- GB stands for Great Britain, also known as the United Kingdom.
- 41 identifies Aberdeen, a city in Scotland.
- 15T is the branch code of HSBC’s Aberdeen office
Why Do I Need the Code?
You need it if you want to transfer money to a foreign account. SWIFT is the most popular foreign currency transfer system, and virtually all banks use it. Your institution will always ask you for the SWIFT number of the banking institution you want to send money.If you’re transferring money internationally, you will likely come across BIC and SWIFT codes. These codes enable banks to identify each other and exchange money transfer instructions. This article will explain what these two codes are in detail.
What Is BIC Code?
It stands for Business Identifier Code. It is a unique number that identifies each financial institution. Banks use these numbers to exchange messages with themselves, just like individuals do with phone numbers.
What Is SWIFT?
SWIFT stands for Society for Worldwide Interbank Financial Telecommunications. It is the standard messaging system that global banks use to exchange instructions.
SWIFT is the name of the messaging system, and every banking institution connected to this system is assigned a BIC number. Whenever you transfer money to a foreign bank account, you’ll need the number of the receiving financial institution.
People often think SWIFT and BIC numbers are different, but they’re not. Just know that the former is the messaging system, and the latter is the number that identifies every financial institution using this system.
What Does A BIC Code Look Like?
It consists of 8 to 11 characters in this format: AAAABBCCXXX.
- The first four characters identify the banking firm
- The next two letters signify the country
- The next two signify the banking firm’s location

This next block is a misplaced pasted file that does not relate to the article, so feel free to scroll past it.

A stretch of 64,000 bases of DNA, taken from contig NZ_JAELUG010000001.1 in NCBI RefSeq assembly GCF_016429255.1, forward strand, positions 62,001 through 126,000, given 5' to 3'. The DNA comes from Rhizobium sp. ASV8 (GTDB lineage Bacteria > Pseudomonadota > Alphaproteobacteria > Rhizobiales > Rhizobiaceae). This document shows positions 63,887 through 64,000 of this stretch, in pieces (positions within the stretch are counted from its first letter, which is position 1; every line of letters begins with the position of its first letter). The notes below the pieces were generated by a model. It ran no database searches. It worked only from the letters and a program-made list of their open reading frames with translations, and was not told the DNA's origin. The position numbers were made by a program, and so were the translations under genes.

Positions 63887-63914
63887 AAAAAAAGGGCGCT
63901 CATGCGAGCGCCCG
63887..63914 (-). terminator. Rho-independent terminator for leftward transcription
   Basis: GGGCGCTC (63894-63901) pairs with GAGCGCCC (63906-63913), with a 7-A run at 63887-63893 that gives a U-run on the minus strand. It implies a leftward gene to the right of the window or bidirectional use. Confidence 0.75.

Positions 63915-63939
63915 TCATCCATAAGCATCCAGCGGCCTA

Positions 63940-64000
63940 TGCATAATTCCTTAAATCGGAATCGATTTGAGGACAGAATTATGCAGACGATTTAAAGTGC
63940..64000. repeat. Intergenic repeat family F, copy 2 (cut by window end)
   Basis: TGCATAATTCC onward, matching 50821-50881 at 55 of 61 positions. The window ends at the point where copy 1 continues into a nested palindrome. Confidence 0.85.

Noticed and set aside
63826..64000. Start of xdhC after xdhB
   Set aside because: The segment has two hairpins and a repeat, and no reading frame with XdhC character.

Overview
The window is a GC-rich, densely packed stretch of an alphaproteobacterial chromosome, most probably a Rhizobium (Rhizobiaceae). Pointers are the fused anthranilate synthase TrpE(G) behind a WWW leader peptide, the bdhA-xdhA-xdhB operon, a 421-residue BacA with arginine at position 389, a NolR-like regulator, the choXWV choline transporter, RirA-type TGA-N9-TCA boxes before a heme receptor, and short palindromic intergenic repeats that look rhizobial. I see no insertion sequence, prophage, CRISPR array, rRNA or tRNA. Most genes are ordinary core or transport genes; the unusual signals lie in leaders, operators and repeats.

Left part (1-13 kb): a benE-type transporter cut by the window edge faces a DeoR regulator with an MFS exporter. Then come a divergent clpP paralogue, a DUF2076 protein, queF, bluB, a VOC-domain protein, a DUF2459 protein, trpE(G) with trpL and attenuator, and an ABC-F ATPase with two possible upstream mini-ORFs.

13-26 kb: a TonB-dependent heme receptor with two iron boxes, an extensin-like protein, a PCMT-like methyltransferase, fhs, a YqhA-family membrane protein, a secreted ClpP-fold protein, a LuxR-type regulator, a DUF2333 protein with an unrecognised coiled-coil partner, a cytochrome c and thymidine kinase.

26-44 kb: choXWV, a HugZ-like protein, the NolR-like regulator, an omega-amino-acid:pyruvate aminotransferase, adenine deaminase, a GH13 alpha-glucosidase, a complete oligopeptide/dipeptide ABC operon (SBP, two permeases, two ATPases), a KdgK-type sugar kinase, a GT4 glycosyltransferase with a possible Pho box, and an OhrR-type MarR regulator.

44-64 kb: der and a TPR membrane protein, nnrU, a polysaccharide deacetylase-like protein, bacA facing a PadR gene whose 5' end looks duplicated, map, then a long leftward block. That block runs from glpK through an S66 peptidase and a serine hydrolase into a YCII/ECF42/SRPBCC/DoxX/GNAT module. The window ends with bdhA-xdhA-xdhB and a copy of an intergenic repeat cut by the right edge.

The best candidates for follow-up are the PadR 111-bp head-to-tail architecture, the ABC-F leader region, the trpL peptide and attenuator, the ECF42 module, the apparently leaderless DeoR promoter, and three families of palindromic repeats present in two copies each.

- The last three digits signify the receiving branch of the banking institution (this is optional because, in some cases, all branches of the same bank share a single code)
- Take HBUKGB4115T, for example.
- HBUK identifies HSBC Bank
Similarly, if you want to receive funds from a foreign account, you’ll need to provide your banking branch’s number to the sender.
How To Find BIC/SWIFT Code
- Website: Your financial institution should have a list of all codes for its branches on its official website.
- Contact: You can call the bank’s customer service line or email them to get the number for your branch.
- Bank statement: If you have requested a banking statement, you should find the number for your branch on it.
Alternatively, there are websites that aggregate the numbers for different banks and display them to visitors. They’re a good option if you find using the three aforementioned options difficult.
Is SWIFT/BIC the Same Thing As IBAN?
No, it’s not. IBAN stands for International Bank Account Number. It identifies a specific bank account, while BIC identifies the banking institution managing it. When you want to send money abroad, your banking firm will request an IBAN in addition to the BIC of the recipient institution. Without the IBAN, the funds may get stuck at the receiving bank instead of settling in the intended recipient’s account.
Are There Alternatives to SWIFT?
Yes, they are. Some alternatives to the network include
- The Single Euro Payments Area (SEPA), which serves banks in the Eurozone.
- Cross-Border Interbank Payment System (CIPS) for yuan-denominated payments.
- System for Transfer of Financial Messages (SPFS), which was developed by the Central Bank of Russia for ruble-denominated payments.
Yet, SWIFT remains the most widely used system for foreign transfers.
We have provided clear answers to the questions of What is SWIFT Code? and What is BIC Code? Though many think they’re different, these two are the same thing.
Transferring funds via the SWIFT network is easy as long as you have the correct code available. A transfer usually takes up to 5 working days to settle.